"I think people need to pray for rain. We used to do it in every community and in every parish. It was a beautiful tradition that disappeared. Now I'm hoping that we can get other parishes involved. —Orlando Lucero
BERNALILLO, N.M. — Along the irrigation canal that cuts through this centuries-old New Mexico town, a small group of churchgoers gathers to recite the rosary before tossing rose petals into the water.
Remnants of a tradition that stretches back to the days of Spanish explorers, the humble offerings are aimed at blessing this year's meager irrigation season and easing a relentless drought that continues to march across New Mexico and much of the western half of the U.S.
From the heart of New Mexico to West Texas and Oklahoma, the pressures of drought have resulted in a resurgence of faith — from Christian preachers and Catholic priests encouraging prayer processions to American Indian tribes using their closely guarded traditions in an effort to coax Mother Nature to deliver some much needed rain.
On Sunday, congregations across eastern New Mexico and West Texas are planning a day of prayer for moisture and rain.
"We're worried, but we're maintaining our traditional ways and cultural ways. Together we pray, and individually we pray," said Peter Pino, administrator of Zia Pueblo. "We haven't lost hope in the spiritual world, that they'll be able to provide us resources throughout the year.
"We're not giving up. That's pretty much all we can do at this point."
In its wake, the drought has left farmland idle, herds of cattle have been decimated, the threat of wildfire has intensified and cities are thinking twice about the sustainability of their water supplies.
In New Mexico, the renewed interest in the divine and the tension with Mother Nature stems from nearly three years of hot, dry weather. There is no place in the country right now that has it worse than New Mexico. The latest federal drought map shows conditions are extreme or worse across nearly 82 percent of the state. There are spots that have fallen behind in rainfall by as much as 24 inches, causing rivers to run dry and reservoirs to dip to record low levels.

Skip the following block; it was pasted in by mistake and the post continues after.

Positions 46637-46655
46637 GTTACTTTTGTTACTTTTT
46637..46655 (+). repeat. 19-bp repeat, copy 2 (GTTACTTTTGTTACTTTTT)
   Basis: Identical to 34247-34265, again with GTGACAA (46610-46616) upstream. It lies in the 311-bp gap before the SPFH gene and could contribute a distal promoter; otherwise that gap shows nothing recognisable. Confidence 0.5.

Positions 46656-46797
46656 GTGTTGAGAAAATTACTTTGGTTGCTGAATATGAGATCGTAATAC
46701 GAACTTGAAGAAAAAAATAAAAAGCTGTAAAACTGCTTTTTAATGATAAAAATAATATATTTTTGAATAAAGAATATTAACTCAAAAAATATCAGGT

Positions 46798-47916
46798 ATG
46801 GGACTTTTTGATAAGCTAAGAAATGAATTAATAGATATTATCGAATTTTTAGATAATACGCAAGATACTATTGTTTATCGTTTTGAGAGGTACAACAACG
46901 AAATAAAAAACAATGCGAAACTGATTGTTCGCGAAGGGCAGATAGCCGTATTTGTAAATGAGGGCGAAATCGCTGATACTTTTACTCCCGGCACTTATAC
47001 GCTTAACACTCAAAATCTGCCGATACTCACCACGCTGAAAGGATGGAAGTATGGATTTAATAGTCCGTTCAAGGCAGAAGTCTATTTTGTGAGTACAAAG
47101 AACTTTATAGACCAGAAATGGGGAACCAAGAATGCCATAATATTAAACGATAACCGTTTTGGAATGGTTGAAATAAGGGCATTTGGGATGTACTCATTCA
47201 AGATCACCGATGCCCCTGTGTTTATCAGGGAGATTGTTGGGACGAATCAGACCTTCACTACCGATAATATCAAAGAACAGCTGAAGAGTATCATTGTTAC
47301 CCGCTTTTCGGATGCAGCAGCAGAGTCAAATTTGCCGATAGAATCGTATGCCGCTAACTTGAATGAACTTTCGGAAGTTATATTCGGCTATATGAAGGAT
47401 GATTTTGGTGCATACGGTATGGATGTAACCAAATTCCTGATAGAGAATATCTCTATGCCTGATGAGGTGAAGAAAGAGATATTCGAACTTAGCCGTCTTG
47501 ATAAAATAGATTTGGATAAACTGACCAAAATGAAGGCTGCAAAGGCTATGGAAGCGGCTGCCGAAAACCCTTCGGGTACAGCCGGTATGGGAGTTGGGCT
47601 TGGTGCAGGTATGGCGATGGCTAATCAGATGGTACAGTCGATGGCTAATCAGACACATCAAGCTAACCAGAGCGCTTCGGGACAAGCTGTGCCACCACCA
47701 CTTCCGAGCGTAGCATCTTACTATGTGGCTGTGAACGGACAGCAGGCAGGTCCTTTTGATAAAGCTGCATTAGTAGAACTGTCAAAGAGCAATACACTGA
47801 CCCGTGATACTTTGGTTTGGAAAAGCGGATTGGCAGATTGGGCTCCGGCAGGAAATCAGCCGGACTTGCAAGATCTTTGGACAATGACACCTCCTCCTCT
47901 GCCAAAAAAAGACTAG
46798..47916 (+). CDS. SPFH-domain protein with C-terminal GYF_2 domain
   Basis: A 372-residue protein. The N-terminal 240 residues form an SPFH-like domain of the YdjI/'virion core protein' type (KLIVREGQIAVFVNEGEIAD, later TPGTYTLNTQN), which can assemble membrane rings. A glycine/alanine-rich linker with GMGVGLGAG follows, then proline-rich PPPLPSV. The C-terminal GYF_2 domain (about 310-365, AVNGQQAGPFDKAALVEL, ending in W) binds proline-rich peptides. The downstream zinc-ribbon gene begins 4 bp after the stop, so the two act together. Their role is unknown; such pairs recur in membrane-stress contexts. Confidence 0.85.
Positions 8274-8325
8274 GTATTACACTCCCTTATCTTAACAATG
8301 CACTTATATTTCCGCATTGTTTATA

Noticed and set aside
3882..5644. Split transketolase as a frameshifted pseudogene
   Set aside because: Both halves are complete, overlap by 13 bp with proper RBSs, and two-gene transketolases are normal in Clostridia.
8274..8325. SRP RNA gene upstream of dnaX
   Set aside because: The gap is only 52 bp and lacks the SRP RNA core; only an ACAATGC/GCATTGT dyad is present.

In neighboring Texas and Oklahoma, the story is no different.
The faithful gathered Wednesday night in Oklahoma City to recite a collection of Christian, Muslim and Jewish prayers for the year's first worship service dedicated to rain.
The Catholic bishop in Lubbock is planning a special Mass at a local farm in two weeks so that farmers can have their seeds and soil blessed. The archbishop of New Mexico's largest diocese has turned to the Internet and social media to urge parishioners to pray.
The prayer is simple: "Look to our dry hills and fields, dear God, and bless them with the living blessing of soft rain. Then the land will rejoice and rivers will sing your praises, and the hearts of all will be made glad. Amen."
In Bernalillo, the parishioners from Our Lady of Sorrows church recited the rosary as they walked a few blocks from the church to the irrigation canal on a recent Friday evening. At the front of the procession, two men carried an effigy of San Isidro, the patron saint of farmers.
"I think people need to pray for rain," said Orlando Lucero, a school teacher and county commissioner who organized the procession. "We used to do it in every community and in every parish. It was a beautiful tradition that disappeared. Now I'm hoping that we can get other parishes involved."
In Clovis, hospital administrator and active church member Hoyt Skabelund hopes thousands join Sunday's prayer day.
"I don't know that moisture comes because we pray," he said. "You're going to have ebbs and flows and not all rainfall is because someone prayed and not all droughts are because someone didn't pray. But I do believe that prayers are answered and faith in God and a higher power unlocks the powers of heaven."
After all, praying can't hurt, he said.
The simple act of digging a new post hole in eastern New Mexico tells the story of how dry it is. Moist dirt used to turn up several inches below the surface. Now, Skabelund said, someone can dig several feet and not run into any moisture.4 comments on this story
In dry times, it's natural for farmers and others who depend on the land to turn to God, said Laura Lincoln, executive director of the Texas Conference of Churches. Still, she and others said praying doesn't take away the responsibility of people to do what they can to ease the effects of drought.
Church leaders are urging their parishioners to conserve water and use better land-management practices like rotating crops.
"We have to play our part," said The Rev. William Tabbernee, head of the Oklahoma Conference of Churches. "Prayer puts us in touch with God, but it also helps us to focus on the fact that it is a partnership that we're involved in. We need to cooperate with God and all of humanity to be responsible stewards of the gifts God has given us through nature."
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